BMI-1 Unlocks Cardiac Stem Cell Repair Mechanisms Following Acute Myocardial Infarction

Bevan Johnson

Introduction: Approximately 790,000 people in the United States experience a myocardial infarction (MI) each year and over 100,000 of them are fatal1. Post MI, individuals are left with an irreversibly damaged heart and limited regenerative capacity. Using stem cells, modern research efforts strive to reverse the damage and regenerate the infarcted heart2. BMI-1, a member of the polycomb repressive complex 1 (PRC1)3, is evidenced to be an important cell marker for cardiac progenitor cells (CPC)4. BMI-1 is a known regulator of the proliferative and self-renewal capacity of stem cells. Recent studies show resident populations of BMI-1 cardiac progenitor cells (B-CPC) developing into endothelial cells, smooth muscle cells, and de novo cardiomyoctes (following acute MI) in the heart4, 5. Other studies demonstrate that the central domain of BMI-1 is mechanistically critical to its action3. Methods: Studies used transgenic mice expressing YFP (yellow fluorescent protein) from BMI+ cells. Cardiomyocytes were studied using flow cytometry, immunofluorescence, RT-qPCR and whole transcriptome analysis4, 5. Additionally, NMR spectroscopy, pull-down, co-immunoprecipitation, and crystallization experiments were utilized3. Results: YFP+ cell populations (BMI-1 expressing cells) were found diffusely inside heart sections of transgenic mice, but not in aged matched controls. RT-qPCR gene expression profiles revealed a higher stemness profile in these cells as compared to SCA-1+ cell populations. A small percentage of YFP+ B-CPC cells developed networks of vascular endothelial-cadherin+, smooth muscle actin (SMA+), and sarcomeric a-actin+ cells—suggesting a CPC population capable of contributing to all three main heart lineages4. Post MI, the number of YFP+ cells isolated from BMI1-YFP mouse hearts was significantly higher (~1.5 fold) than found in healthy littermates. 15 days post-MI, YFP+ cells were detected in clusters near and within the infarct. Likewise, these cells differentially expressed more genes related to cell growth, proliferation, movement, and cell cycling. 4 months post-MI, BMI1-YFP cells made up 13.8% of total cardiomyocytes compared to 4.7% in aged paired non-infarcted hearts5. NMR studies show BMI-1’s central domain is essential to its repressive ability. BMI1-BMI1 and BMI1-PHC interactions were essential for function. Mutations in this region impaired function3. Conclusions: B-CPC cells appear to be a sound source of progenitor cells for cardiac turnover, proliferation, and repair4, 5. The central domain of BMI-1 is critical to its function in the PRC1 complex3. Further characterization of BMI-1’s interactions in activating endogenous cardiac progenitor cells could unveil new therapeutic opportunities.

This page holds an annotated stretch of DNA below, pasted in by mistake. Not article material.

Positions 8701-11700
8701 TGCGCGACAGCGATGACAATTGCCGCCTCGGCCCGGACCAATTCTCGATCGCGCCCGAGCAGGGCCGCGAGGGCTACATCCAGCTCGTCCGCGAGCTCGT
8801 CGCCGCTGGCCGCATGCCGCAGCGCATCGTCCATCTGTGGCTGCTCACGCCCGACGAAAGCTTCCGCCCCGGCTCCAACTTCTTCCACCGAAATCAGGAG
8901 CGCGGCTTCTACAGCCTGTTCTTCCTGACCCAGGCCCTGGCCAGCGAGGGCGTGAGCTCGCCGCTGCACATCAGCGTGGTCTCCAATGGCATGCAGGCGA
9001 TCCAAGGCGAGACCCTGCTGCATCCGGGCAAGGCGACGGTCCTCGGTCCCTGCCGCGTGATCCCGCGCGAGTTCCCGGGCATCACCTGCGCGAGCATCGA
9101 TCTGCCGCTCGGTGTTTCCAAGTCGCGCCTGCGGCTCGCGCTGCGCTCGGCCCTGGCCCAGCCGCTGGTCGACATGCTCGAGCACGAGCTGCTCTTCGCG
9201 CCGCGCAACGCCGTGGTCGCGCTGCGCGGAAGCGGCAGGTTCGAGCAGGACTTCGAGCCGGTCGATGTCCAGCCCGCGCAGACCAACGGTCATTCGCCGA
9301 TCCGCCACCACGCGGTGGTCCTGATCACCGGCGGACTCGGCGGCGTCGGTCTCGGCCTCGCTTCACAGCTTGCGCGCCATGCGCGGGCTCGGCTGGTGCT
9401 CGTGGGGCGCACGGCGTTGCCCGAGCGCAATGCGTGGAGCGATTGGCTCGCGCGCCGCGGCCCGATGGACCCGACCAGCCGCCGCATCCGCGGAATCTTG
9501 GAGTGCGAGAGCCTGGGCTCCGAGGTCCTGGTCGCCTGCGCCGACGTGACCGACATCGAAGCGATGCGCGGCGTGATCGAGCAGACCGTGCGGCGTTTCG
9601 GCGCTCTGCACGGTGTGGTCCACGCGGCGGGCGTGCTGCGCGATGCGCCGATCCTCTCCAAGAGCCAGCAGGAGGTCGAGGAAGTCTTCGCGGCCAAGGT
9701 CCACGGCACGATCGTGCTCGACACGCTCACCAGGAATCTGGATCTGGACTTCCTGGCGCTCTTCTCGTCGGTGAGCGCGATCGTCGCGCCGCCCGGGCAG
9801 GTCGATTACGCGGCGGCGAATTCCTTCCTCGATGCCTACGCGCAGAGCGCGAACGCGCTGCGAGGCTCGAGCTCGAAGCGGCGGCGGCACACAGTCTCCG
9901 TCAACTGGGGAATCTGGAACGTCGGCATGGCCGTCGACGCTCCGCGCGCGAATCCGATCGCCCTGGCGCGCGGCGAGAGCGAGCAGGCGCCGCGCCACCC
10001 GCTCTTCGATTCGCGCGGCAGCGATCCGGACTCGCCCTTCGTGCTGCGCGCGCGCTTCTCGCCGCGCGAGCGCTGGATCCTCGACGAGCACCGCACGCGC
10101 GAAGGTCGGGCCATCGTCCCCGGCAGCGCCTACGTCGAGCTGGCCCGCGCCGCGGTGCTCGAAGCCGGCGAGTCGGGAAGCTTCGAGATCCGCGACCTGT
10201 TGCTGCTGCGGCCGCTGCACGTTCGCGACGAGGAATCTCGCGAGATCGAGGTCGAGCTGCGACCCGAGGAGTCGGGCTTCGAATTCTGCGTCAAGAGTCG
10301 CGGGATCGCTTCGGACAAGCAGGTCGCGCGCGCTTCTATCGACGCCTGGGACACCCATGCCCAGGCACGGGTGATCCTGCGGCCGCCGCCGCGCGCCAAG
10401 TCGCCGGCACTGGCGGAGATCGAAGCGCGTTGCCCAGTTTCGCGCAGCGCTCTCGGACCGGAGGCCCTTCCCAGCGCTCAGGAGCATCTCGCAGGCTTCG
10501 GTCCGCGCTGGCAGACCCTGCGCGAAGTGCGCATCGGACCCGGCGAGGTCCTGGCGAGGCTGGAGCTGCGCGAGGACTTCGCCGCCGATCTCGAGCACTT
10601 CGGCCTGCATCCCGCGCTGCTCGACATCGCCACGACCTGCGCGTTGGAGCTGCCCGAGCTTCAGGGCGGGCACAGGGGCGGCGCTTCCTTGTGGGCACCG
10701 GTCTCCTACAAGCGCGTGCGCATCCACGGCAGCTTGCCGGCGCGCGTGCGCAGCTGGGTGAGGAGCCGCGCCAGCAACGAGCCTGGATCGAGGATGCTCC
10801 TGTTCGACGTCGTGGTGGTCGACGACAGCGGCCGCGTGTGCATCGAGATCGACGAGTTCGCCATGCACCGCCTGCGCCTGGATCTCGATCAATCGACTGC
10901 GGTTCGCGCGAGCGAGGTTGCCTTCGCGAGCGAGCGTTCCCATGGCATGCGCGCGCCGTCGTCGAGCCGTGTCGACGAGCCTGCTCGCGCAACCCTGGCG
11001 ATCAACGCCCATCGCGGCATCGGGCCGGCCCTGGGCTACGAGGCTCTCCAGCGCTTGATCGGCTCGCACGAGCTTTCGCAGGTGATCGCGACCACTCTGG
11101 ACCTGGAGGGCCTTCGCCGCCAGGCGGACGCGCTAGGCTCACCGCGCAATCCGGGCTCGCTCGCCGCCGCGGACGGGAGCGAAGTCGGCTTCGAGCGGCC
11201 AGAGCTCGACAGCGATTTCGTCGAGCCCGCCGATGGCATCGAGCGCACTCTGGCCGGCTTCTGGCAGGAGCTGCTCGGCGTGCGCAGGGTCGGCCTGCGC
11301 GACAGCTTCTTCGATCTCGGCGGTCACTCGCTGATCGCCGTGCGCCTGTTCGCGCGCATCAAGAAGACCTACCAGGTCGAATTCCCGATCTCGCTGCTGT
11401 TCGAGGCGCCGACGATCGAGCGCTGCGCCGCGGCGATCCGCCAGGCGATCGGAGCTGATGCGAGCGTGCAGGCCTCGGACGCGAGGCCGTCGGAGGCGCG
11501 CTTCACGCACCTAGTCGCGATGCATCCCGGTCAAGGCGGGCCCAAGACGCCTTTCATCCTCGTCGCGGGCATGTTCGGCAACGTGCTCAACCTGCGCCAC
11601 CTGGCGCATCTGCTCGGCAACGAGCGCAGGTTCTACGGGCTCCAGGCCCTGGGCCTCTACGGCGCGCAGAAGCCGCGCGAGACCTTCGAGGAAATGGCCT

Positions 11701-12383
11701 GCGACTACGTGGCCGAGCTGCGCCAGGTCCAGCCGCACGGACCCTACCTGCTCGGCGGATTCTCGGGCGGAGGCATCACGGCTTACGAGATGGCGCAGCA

1. Benjamin EJ, Blaha MJ, Chiuve SE, Cushman M, Das SR, Deo R, de Ferranti SD, Floyd J, Fornage M, Gillespie C, Isasi CR, et al. Heart Disease and Stroke Statistics-2016 Update: A Report From the American Heart Association. Circulation. 2017;135(10):e146-e603.
  2. Frangogiannis NG. Pathophysiology of myocardial infarction. Compr Physiol. 2015; 5(4):1841–1875.
  3. Gray, F. et al. BMI1 regulates PRC1 architecture and activity through homo- and hetero oligomerization. Nat Commun. 2016;7: 13343.
  4. Valiente-Alandi,, et al. Cardiac Bmi1 (+) cells contribute to myocardial renewal in the murine adult heart. Stem Cell Res Ther. 2015;6: 205.
  5. Valiente-Alandi, I., et al. Bmi1 (+) cardiac progenitor cells contribute to myocardial repair following acute injury. Stem Cell Res Ther. 2016;7(1): 100.